As I wrote here, in 2016 the Manhattan-based Appellate Division, First Department decided Raharney Capital LLC v Capital Stack LLC, overruling its own precedent and joining appellate rulings by the other Departments holding that New York courts lack subject matter jurisdiction over petitions to dissolve foreign business entities.

New York courts are not the only ones to come to that conclusion, albeit not necessarily expressed in terms of subject matter jurisdiction. For those interested in the topic, I highly recommend a 2015 article in The Business Lawyer by Peter B. Ladig and Kyle Evans Gay entitled Judicial Dissolution: Are the Courts of the State that Brought You In the Only Courts that Can Take You Out? The article examines doctrinal underpinnings and highlights court rulings from a number of states holding that the power to judicially dissolve a business entity belongs exclusively to courts in the state of its formation.

You’d think we’d seen the last of the issue, at least in New York, after Raharney closed the door five years ago. But there’s one wrinkle that Raharney and its kindred decisions didn’t address: Where should a business owner seeking judicial dissolution of a New York-based foreign business entity bring suit when the governing shareholder, partnership, or operating agreement includes a broad forum selection clause consenting to the exclusive jurisdiction and venue of New York courts in any litigation among the signatories?

Manhattan Commercial Division Justice Jennifer G. Schecter gave the answer in her decision last month in Durst Buildings Corp. v Edelman Family Co. Continue Reading Business Divorce Alert: Forum Selection Clauses Do Not Confer Subject Matter Jurisdiction in Foreign Entity Dissolution Cases

The right of shareholders to elect a corporation’s directors is one of the most valuable rights attendant to share ownership.  Election of directors is where shareholders can directly exert their influence on the corporation, and few matters are more central to a corporation’s governance than its ability hold valid elections of directors.

Because the fair election of directors—especially in closely-held corporations—is critical to their orderly functioning, New York’s BCL § 619 authorizes the courts to entertain challenges to board elections, hear proofs, and confirm or deny them.  Under BCL § 619, any “shareholder aggrieved by an election” may bring a proceeding in Supreme Court to challenge the election, and the court “shall forthwith hear the proofs and allegations of the parties, and confirm the election, order a new election, or take such other action as justice may require.”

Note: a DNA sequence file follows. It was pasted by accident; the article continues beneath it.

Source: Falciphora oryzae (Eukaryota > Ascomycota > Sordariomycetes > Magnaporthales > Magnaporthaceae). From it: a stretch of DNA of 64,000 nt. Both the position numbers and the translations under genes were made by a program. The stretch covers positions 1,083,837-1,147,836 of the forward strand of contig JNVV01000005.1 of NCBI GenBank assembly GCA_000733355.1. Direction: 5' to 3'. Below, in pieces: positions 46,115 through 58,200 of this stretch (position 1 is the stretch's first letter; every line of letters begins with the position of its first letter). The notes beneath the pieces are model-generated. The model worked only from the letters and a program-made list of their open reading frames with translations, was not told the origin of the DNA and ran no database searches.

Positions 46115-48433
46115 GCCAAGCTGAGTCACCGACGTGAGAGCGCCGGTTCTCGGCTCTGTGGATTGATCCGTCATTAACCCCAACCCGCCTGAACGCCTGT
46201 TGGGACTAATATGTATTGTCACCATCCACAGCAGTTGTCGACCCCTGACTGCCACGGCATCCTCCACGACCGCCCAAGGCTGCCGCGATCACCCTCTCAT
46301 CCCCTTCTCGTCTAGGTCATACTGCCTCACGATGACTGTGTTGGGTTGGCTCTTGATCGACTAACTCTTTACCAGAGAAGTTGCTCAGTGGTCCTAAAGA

New York courts, I suspect due to both their deference to shareholder voting rights and the existence of an after-the-fact remedy in BCL § 619, historically have been reluctant to enjoin duly-called shareholders meetings for the purpose of electing directors.  Why interfere by injunction with a bedrock right of shareholders when the court can hear a fuller challenge to the election under BCL § 619 after the results, or so conventional wisdom goes.  Plus, given the existence of BCL § 619, it is the rare case where an election itself will constitute irreparable harm of the type necessary for injunctive relief.

Despite these factors, in a decision of apparent first impression last month, Justice Nancy Bannon of the Manhattan Supreme Court issued an injunction against the holding of a corporate election under BCL § 619. The case is ALP, Inc. et ano. v Moskowitz, et al., Index No. 652326/2019 [Sup Ct NY County, June 14, 2021].

Continue Reading Stop the Vote: Injunction Halts Shareholders Meeting Pursuant to Courts’ Broad Power to Review Corporate Elections

Recently, we’ve written two articles focusing on the brewing dispute over whether New York law recognizes a viable cause of action for “common-law” or “equitable” dissolution of a limited liability company.

In October 2020, I blogged about a pre-answer dismissal decision in Pachter v Winiarsky, in which a New York court for the first time upheld a claim for common-law LLC dissolution, even where the court in the same decision held that the petition failed to state a claim for statutory dissolution under Section 702 of the Limited Liability Company Law.

In May 2021, Peter Mahler blogged about a second pre-answer dismissal decision in the Pachter case, in which the court considered the sufficiency of an amended petition / complaint filed after issuance of the original dismissal decision. In the second Pachter decision, the court essentially reversed itself, dismissed the common-law / equitable dissolution claim, but reinstated the Section 702 dissolution claim.